Lawmakers in Texas have voted a bill along to Governor Rick Perry that starts to make limitations to the state’s problematic Margin TaxA tax is a mandatory payment or charge collected by local, state, and national governments from individuals or businesses to cover the costs of general government services, goods, and activities. . HB 500 makes permanent the $1 million exemption level on the tax, and decreases the rate from the current 1 percent to 0.95 percent. Both reforms help to curb some of the destructive nature of the tax, which is based on gross receipts.
This change comes in the wake of the repeal and replacement of the Michigan Business Tax (another gross-receipts tax) last year with a flat corporate income taxA corporate income tax (CIT) is levied by federal and state governments on business profits. Many companies are not subject to the CIT because they are taxed as pass-through businesses, with income reportable under the individual income tax. , a move which improved the state’s score in the corporate component of our State Business Tax Climate Index from 49th to 7th. Virginia gubernatorial candidates this year are recommending cutting or eliminating that state’s Business Professional Occupational License (BPOL) tax.
Texas’ Margin Tax took full effect in 2008, and has been highly unpopular in the business community since then. We have previously chronicled the problems with calculating the cryptic tax here, and we’ve written extensively on the economic problems of gross receipts taxes. The biggest problem with gross receipts taxes (though there are many) is that they are like a sales taxA sales tax is levied on retail sales of goods and services and, ideally, should apply to all final consumption with few exemptions. Many governments exempt goods like groceries; base broadening, such as including groceries, could keep rates lower. A sales tax should exempt business-to-business transactions which, when taxed, cause tax pyramiding. that is levied at every point along the production chain, meaning that industries with long supply chains get disproportionately burdened by them. This creates a host of distortions in the economy, and is a serious transparency issue, as the true tax burden is baked into the price of products as they move through the production structure.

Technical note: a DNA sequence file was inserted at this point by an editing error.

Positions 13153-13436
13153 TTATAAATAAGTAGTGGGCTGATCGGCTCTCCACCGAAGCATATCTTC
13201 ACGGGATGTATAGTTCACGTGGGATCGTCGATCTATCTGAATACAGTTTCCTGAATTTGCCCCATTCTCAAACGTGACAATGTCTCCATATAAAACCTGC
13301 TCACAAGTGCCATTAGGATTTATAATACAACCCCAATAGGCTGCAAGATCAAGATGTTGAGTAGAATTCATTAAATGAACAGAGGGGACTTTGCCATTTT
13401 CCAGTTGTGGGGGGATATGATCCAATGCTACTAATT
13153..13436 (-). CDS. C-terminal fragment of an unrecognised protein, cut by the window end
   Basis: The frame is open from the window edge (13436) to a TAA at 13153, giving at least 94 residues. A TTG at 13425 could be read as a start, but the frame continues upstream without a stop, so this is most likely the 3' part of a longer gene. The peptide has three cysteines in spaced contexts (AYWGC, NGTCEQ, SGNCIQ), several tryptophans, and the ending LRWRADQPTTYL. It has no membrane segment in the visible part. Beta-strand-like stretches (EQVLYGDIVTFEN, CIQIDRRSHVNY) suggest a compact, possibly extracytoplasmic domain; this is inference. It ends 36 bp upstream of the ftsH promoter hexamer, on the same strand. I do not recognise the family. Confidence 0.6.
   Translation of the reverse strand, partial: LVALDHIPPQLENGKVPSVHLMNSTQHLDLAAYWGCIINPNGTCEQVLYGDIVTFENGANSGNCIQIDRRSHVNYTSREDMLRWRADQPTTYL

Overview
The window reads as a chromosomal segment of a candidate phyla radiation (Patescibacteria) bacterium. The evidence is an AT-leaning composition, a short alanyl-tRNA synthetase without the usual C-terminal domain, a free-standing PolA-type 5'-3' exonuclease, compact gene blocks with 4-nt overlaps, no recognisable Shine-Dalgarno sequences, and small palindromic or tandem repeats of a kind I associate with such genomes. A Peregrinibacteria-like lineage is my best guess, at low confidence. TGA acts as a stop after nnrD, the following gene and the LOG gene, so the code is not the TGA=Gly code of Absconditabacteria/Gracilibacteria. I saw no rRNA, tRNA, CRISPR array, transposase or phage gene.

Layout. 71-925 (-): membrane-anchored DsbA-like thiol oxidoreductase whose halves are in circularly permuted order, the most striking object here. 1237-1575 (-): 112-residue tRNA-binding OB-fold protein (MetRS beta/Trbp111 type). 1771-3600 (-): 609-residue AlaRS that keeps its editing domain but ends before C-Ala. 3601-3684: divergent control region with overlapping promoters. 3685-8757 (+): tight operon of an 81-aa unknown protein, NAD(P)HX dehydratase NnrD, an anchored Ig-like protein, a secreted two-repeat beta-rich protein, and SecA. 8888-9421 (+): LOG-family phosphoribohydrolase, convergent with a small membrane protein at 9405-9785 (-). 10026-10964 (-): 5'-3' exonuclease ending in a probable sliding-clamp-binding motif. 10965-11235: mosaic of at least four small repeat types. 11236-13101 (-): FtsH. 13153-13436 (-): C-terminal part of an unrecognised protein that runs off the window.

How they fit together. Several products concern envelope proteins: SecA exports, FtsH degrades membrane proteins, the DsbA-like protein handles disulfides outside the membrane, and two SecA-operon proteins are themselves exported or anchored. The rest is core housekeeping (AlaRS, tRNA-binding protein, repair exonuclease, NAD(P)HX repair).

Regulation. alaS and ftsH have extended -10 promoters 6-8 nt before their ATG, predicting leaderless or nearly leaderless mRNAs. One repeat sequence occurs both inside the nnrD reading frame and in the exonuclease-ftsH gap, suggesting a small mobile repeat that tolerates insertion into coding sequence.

I hope other states are watching this move. Texas has a very competitive tax code and good environment for business, and other states seem to notice this. But sometimes politicians suggest mimicking the state’s Margin Tax, which is a highly destructive part of an otherwise good code. This move by Perry demonstrates what those of us in the tax world already know—the Margin Tax experiment is failing.
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